Pause for thought: Moving on...
Last week was a poignant one at St Padarn’s with several candidates reaching the end of their time with us, a major step on their journey to licensed or ordained ministry. So, an exciting time, but no doubt for some coupled with feelings of apprehension or nervousness about what lies ahead. Whenever our circumstances change, or we transition from one thing to another, we can often feel anxious, fearful, and sometimes isolated.
The Sunday just past was for many Ascension Sunday, albeit Ascension actually will have fallen on the Thursday before coming as it does exactly 40 days after Easter Sunday and the celebration of Jesus’ resurrection. In those 40 momentous days we know that Jesus appeared to his disciples and others many times, and taught them much about the Kingdom of God, so perhaps his leaving them when he did and how he did may have come as something of a shock.
The two accounts that are most often associated with the Ascension are found in Luke 24 and Acts 1, but I rather like the account we find at the end of Mark 16. Here the goodbye moment before Jesus leaves is immediately preceded by a great commission, indeed THE great commission, and also by a great promise too.
Jesus will have recognised that his leaving would potentially be a cause of sadness and anxiety for the disciples. They’d had to say goodbye to Jesus once already when he had been crucified, and just when they’d got their head around the resurrection and had begun recalibrating their lives again, they were faced with losing him once again.
Last time Jesus had been lost to them on Good Friday they hadn’t exactly covered themselves in glory. When put to the test, they had failed pretty miserably. They abandoned him, and poor Peter (whose surname I’m pretty sure must have been Faux Pas!) denied he’d ever known Jesus at all. Would they fail again this time, without Jesus coming back in three days to save them from themselves?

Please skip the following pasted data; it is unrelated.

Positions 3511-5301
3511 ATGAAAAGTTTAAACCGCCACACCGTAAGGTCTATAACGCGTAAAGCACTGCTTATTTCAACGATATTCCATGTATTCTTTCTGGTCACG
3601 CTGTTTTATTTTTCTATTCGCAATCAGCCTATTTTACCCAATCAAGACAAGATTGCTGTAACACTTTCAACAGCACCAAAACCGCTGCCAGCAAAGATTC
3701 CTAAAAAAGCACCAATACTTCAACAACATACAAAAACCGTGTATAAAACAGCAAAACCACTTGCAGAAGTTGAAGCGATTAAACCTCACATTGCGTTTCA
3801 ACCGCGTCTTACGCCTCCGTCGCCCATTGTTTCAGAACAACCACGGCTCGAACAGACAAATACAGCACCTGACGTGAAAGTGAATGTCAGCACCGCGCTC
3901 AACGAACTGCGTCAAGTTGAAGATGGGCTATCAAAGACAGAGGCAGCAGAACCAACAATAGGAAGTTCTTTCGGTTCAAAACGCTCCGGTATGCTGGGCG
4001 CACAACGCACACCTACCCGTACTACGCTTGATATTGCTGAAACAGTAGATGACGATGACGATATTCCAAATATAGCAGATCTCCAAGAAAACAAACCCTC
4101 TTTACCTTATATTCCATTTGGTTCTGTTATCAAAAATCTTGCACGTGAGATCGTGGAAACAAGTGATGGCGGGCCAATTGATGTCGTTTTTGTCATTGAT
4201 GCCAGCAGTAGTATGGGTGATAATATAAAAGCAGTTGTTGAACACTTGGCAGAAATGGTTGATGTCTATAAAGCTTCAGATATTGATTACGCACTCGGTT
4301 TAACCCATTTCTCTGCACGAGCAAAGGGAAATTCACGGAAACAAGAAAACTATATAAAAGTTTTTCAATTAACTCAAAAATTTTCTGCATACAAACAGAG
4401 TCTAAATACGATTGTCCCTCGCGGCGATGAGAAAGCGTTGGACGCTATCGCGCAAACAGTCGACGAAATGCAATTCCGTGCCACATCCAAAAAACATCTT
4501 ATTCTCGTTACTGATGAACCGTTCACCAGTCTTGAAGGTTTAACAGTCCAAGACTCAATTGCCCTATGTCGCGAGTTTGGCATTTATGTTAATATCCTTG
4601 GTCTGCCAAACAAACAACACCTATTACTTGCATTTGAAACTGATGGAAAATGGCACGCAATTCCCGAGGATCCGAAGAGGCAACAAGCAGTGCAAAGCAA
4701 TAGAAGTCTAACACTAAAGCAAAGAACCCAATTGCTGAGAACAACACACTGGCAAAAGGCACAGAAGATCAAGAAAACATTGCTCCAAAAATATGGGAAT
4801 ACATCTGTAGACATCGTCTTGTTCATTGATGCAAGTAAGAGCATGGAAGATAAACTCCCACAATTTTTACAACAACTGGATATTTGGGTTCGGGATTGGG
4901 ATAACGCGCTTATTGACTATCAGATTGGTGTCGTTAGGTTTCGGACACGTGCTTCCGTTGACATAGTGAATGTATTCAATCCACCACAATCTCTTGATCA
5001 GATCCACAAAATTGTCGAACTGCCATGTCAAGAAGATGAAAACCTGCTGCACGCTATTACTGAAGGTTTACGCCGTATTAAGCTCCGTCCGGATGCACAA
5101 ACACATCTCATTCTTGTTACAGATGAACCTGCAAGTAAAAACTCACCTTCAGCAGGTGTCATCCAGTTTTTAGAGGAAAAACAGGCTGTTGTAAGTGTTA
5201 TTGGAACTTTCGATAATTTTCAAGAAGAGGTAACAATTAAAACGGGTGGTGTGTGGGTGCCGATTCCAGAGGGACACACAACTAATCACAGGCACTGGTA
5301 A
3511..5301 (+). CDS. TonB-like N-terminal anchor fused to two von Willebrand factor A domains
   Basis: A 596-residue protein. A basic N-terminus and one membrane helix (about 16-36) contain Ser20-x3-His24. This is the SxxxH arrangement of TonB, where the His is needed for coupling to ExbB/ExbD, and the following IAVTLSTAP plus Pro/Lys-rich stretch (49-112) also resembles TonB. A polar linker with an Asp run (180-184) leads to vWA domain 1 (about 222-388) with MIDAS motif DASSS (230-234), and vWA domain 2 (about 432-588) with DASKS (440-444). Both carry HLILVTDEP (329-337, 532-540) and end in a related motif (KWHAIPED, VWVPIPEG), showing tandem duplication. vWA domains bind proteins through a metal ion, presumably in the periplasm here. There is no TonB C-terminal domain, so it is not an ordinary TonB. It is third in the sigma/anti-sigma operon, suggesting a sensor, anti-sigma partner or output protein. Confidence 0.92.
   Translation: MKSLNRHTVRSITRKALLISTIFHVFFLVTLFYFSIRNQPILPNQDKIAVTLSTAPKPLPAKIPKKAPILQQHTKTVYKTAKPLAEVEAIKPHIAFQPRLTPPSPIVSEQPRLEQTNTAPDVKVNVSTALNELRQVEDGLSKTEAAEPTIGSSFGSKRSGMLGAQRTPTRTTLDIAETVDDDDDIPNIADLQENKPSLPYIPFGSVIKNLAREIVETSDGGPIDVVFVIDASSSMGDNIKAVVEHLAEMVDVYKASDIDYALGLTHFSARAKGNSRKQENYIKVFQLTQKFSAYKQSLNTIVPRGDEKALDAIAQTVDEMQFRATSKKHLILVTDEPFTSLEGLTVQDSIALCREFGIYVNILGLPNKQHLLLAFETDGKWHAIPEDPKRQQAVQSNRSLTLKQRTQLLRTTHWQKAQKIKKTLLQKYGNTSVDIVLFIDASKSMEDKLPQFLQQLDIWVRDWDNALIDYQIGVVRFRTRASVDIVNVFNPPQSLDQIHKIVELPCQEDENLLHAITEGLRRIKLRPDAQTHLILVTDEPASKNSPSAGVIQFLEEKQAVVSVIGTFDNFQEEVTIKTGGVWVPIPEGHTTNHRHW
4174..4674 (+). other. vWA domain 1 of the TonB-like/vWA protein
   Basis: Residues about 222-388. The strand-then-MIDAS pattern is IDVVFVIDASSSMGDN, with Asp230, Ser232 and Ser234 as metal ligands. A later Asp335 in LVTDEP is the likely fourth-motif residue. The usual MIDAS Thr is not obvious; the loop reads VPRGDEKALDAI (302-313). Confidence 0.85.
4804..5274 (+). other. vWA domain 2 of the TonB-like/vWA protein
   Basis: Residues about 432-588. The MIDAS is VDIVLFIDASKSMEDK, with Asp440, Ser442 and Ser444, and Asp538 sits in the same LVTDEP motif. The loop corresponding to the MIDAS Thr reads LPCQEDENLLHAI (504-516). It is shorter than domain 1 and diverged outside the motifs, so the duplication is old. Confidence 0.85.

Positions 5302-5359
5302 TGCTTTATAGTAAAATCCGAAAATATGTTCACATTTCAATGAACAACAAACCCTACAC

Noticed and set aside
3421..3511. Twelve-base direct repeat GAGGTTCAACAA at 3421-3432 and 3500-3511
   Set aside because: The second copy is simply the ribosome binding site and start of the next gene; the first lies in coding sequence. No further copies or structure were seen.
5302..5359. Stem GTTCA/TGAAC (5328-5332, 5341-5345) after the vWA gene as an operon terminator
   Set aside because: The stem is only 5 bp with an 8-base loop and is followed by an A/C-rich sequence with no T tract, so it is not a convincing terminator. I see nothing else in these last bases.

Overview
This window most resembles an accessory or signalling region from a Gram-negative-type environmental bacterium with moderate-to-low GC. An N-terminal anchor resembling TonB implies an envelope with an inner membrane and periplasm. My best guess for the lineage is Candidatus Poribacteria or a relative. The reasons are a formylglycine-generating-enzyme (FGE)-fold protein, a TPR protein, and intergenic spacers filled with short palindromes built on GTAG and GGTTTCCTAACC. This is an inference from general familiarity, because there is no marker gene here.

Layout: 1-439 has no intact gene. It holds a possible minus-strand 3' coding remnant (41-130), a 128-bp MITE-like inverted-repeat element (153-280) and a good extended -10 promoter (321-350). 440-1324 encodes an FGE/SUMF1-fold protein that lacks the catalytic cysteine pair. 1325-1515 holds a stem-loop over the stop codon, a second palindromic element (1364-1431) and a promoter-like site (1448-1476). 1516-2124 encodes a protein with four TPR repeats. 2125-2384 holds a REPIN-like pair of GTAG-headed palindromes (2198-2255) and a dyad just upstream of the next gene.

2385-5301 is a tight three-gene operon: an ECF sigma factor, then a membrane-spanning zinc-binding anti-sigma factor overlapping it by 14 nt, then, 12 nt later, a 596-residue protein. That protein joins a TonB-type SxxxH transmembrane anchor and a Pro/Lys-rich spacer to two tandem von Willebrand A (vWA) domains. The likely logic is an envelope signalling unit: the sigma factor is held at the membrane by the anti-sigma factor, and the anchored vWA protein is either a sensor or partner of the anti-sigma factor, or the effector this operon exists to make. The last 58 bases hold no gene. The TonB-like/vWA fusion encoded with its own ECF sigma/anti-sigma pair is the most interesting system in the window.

This goodbye was very different though. Before he ascended, Jesus had told them that he would not leave them feeling abandoned, but rather he would send the Holy Spirit, who would fill them with power and with knowledge of the truth. His final words to them, in Matthew’s account of the ascension, were: “I will be with you always, until the end of the age.” (Matthew 28: 20)
If that wasn’t enough reassurance, we read in Acts 1, that as soon as Jesus disappeared from their sight, two men stood by them in white robes and reassured them that the same Jesus who they had seen taken up into heaven would return in a similar way. Tasked with their commission, and reassured by these promises, we read that they then returned to Jerusalem with great joy.
Just as the great commission is timeless, so too is Jesus’ promise to be with us always, whatever our circumstances, and however uncertain the future may look. The Message’s version of Matthew 28 :20 puts it this way: “’l will be with you day after day after day”.
Revd Chris Burr